By DINESH RAMDE
MILWAUKEE (AP) – Wisconsin Gov. Scott Walker served two days as Juror No. 20 on a personal-injury case, but he was dismissed just before deliberations began Wednesday because the CEO of a company involved in the case had donated to his campaign.
Walker was one of 13 men selected Tuesday to hear the Milwaukee County case. It involved a woman who said she was injured when another driver rear-ended her vehicle in 2009. The defendants included Secura Insurance, an Appleton-based insurer.
Walker said he discovered Monday that he’d received $2,000 in campaign donations from Secura CEO John Bykowski between 2009 and 2011. He alerted the judge of that through law enforcement officials, he told The Associated Press on Wednesday.
The revelation in court Tuesday didn’t change anything right away. Attorneys for both sides said they were confident Walker could remain fair and impartial.
The trial got underway with all 13 jurors hearing testimony, even though only 12 participate in deliberations. After closing arguments are over, one juror is generally selected at random and designated an alternate and dismissed. The purpose is to have an extra juror in case one needs to be dismissed for illness or other reason.
When it came time to select a juror for dismissal Wednesday, both parties decided to choose Walker, agreeing it would be the most prudent course of action.
Emily Davey, who represented the plaintiffs, and Peter Mullaney, a lawyer for Secura, both told AP they were confident the governor could have done his job impartially. But they said dismissing him would remove any sense of unseemliness.
“Given the media coverage after he was selected as a juror I was just concerned there could be an appearance of impropriety,” Davey said.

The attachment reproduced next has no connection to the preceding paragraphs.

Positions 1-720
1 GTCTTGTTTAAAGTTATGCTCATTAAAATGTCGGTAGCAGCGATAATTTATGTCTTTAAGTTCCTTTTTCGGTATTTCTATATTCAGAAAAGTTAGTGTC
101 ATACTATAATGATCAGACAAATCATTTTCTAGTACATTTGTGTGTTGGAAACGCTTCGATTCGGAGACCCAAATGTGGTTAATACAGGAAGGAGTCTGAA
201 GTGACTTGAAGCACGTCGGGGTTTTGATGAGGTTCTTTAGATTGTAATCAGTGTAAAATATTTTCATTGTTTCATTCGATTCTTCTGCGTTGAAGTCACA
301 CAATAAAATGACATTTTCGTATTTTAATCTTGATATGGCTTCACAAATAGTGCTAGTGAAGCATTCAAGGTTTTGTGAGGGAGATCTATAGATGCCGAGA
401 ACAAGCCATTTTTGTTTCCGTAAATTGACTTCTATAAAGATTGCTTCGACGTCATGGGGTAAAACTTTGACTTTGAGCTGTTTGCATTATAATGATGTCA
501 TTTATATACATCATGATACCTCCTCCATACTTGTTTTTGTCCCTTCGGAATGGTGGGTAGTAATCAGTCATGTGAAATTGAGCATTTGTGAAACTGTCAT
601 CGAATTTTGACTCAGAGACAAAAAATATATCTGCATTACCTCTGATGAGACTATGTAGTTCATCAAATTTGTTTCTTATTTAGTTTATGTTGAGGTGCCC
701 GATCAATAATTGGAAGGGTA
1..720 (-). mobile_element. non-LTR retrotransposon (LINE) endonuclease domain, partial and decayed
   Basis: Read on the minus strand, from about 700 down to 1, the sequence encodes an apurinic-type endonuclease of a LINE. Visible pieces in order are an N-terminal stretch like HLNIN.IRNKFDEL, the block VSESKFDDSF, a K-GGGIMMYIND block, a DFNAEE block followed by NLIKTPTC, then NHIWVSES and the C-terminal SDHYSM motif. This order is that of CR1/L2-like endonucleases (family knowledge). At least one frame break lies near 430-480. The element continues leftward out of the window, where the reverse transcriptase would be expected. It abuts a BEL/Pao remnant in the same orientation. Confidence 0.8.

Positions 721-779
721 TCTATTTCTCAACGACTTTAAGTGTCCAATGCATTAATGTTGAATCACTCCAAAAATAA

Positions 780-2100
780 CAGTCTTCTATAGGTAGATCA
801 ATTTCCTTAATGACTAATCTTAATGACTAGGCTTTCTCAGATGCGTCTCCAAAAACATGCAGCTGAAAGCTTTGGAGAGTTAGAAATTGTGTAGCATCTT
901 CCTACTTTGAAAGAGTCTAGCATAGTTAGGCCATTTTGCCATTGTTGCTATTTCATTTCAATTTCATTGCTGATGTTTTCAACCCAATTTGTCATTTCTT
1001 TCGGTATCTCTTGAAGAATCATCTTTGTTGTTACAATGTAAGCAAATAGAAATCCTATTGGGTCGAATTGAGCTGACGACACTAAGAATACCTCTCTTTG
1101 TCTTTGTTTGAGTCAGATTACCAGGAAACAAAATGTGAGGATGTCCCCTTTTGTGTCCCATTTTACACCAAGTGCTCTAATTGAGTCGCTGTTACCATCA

She also said Judge Kevin Martens did a good job of screening jurors from the outset, asking whether they knew other jurors in the pool and whether they’d have trouble negotiating with them.
Both attorneys said they were surprised Walker was even a member of the jury pool.
“You don’t expect to just run into the governor,” Mullaney said.
When a jury is being selected, either attorney has the right to strike out, without explanation, the names of some potential jurors. Davey and Mullaney said they saw no reason to dismiss Walker at the outset.
The remaining 12 jurors awarded about $22,500 to the plaintiffs, Carri and Michael Natarelli. As Michael Natarelli left the courtroom he said it was “interesting” to have had the most powerful man in Wisconsin listening in on their case. He and Carri Natarelli declined to comment further.
While it’s not common for a sitting governor to get called for jury duty, it has happened. Former Gov. Arnold Schwarzenegger of California was called for jury duty in 2007 but he wasn’t picked for a case.
In 2005, President George Bush was called to serve jury duty in McLennan County, Texas, but he was granted a postponement after citing “other commitments.” That same year, Massachusetts Sen. John Kerry was picked for a jury on a civil case involving a car crash.
Other celebrities including Olympian Michael Phelps, former New York City Mayor Rudy Giuliani and actors Tom Hanks and Charlie Sheen have also been called for jury duty. However, celebrity jurors aren’t often selected because lawyers often want to avoid the distractions from the media or elsewhere.
Walker said he enjoyed the jury experience and hoped his example would serve as an incentive for others to serve when their names are picked.
“It was very interesting sitting all that time on a jury, seeing what they have to go through,” Walker said. “… Hopefully it goes to show people across the state it’s completely random and that nobody should consider themselves too busy to be picked for jury duty.”
Associated Press reporter Scott Bauer in Madison, and AP researcher Barbara Sambriski in New York also contributed to this report.